Western Tennessee has milder winters than Boston does, but it’s not exactly tropical. The day I drove Courtney to the airport there was horizontal sleet freezing to the windshield. It did not make for a relaxing jaunt. A pickup truck passed us and sprayed gunk from its wheels.
“I hope the pilots have better visibility than I do,” I said, trying in vain to clear the windshield with washer fluid and only succeeding at tinging the shmutz on the glass blue.
“Here’s hoping they’ve got good de-icing here, or I could be stuck here for hours.”
“If your flight gets cancelled, just call and I’ll come back and get you.”
“Well, assuming the roads are still open.”
“True. Is it supposed to get worse or better?”
“No idea.” This was back in the days before we each carried a supercomputer in our pocket that we could watch the doppler radar on any time we wanted. She hunched down in the passenger seat.
“Just let me know, all right? I have my pager on, the battery is even charged. Page me when you land, all right?”
“You hate it when Remo acts like a dad to you. What makes you think anyone likes it when you act like that?” She sounded really chapped.
“I’m not acting like a dad.” I couldn’t take my eyes off the road for a second or my hands from the wheel. “If I was it would’ve been: page me when you get in or you’re grounded.”
“Yeah, right.” She rolled her eyes and clucked her tongue like a surly teen and for a second I thought she was doing it ironically. But no. She was actually acting like a surly teen. “And what if I don’t?”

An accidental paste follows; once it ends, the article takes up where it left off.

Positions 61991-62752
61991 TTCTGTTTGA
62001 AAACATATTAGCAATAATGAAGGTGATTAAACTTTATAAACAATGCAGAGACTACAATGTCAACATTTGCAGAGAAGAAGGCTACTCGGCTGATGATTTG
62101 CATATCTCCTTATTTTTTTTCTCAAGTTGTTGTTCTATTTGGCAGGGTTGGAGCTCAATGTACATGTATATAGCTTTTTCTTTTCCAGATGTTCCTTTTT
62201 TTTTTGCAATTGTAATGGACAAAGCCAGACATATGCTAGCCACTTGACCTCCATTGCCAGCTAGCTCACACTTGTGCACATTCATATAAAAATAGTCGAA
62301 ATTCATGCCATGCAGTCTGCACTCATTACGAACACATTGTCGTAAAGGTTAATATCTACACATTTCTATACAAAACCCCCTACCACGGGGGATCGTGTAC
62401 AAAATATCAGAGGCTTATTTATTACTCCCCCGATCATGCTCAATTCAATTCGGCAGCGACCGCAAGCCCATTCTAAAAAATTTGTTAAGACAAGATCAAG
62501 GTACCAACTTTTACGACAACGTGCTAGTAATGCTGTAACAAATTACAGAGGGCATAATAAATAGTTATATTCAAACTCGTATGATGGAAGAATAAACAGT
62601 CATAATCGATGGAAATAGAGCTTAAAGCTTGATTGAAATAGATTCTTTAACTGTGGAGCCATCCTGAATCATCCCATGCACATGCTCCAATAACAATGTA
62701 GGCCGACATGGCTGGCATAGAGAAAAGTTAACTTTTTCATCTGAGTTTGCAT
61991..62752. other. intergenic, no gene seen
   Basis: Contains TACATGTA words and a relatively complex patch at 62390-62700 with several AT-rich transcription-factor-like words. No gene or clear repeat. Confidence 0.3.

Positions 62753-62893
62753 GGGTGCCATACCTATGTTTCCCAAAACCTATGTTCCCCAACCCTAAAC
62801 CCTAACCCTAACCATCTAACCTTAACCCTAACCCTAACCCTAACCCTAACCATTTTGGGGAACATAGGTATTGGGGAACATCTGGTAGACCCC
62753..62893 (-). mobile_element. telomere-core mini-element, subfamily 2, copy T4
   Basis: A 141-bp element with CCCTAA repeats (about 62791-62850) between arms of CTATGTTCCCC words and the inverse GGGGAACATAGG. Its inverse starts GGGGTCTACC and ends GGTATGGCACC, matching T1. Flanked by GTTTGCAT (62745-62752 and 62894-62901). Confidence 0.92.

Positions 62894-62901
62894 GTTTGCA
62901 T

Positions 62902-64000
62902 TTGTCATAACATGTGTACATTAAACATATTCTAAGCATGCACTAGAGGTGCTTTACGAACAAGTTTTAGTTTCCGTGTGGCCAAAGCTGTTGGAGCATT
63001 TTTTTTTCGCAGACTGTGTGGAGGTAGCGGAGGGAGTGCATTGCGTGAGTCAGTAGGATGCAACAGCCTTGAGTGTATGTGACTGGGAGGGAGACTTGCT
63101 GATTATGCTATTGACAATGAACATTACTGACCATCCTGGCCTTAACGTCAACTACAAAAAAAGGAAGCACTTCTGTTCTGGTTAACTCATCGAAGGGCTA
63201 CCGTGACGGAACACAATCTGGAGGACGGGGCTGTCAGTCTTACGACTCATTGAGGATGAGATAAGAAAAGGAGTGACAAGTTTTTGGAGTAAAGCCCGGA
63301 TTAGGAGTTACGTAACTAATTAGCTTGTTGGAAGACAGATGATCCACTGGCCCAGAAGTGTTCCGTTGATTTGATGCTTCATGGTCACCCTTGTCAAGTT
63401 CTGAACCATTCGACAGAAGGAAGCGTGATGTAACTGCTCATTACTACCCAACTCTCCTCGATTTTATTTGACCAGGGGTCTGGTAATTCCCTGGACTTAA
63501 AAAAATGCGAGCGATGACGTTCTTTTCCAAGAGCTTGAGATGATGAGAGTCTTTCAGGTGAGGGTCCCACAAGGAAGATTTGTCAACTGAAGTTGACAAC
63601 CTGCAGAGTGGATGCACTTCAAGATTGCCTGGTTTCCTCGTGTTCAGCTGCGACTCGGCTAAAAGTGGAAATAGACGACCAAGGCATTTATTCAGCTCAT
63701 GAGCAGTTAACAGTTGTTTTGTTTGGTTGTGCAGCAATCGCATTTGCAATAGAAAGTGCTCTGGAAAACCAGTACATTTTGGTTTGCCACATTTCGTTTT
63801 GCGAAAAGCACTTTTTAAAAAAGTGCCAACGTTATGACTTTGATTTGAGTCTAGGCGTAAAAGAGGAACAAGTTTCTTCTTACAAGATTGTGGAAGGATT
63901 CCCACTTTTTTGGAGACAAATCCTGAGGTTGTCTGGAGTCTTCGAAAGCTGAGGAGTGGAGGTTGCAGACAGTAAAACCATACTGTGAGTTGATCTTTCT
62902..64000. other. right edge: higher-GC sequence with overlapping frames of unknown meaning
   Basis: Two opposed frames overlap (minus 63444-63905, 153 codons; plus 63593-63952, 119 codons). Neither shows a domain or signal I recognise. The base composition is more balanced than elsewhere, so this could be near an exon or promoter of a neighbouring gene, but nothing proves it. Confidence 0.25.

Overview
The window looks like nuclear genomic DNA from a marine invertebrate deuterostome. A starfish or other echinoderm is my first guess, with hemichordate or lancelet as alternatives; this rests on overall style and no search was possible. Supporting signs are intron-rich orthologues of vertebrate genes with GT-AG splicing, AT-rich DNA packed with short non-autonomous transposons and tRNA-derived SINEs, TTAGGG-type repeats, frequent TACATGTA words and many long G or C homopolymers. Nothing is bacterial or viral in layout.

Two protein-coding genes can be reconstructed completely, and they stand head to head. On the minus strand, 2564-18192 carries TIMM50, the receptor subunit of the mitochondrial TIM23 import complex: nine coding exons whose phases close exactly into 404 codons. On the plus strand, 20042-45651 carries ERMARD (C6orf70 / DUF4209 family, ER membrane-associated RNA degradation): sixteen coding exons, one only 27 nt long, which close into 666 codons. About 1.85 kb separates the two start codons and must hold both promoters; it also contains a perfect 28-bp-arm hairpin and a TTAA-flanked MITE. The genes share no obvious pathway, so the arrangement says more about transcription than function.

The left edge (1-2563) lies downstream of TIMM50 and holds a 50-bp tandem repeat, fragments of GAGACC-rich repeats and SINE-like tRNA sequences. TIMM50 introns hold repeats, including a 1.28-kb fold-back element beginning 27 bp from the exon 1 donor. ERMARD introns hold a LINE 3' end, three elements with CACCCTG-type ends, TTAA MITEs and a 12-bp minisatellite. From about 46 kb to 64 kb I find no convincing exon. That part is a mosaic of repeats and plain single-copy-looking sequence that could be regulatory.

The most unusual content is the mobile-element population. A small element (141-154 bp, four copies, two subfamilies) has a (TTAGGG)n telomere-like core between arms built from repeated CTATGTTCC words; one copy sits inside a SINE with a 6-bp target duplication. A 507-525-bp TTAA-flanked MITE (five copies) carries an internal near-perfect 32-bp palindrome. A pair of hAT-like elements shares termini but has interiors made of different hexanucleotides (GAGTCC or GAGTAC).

“Then I’ll be worried about you and that will suck,” I said.
“Oh, so it’s emotional blackmail now?”
“What?” I was already white-knuckled, which just made it feel even more like the conversation had gone off the rails. “I’m just telling you how I’ll feel. Do what you want, Court. You’re an adult.”
“About time you started treating me like one.”
“Okay, stop. Just stop.” I had to pump the brakes gently to slow us down on the slick highway. “Is this still about how I didn’t totally understand that you expected me to give you a real job?”
“No, that’s a whole different thing,” she said, and again I couldn’t tell if she was being sarcastic.
“Court, listen. If what you want is to be an independent adult–and I say this carefully because I don’t want you to think this is what I want you to do–then maybe going to work for your own brother isn’t the best idea.” Amazing. No snappy retort came to that. “Remember when you told me Carynne had offered to take you in at entry level at WTA and you told me you were mulling over that versus trying to get in on the ground floor in some record company? You want to know what I thought?”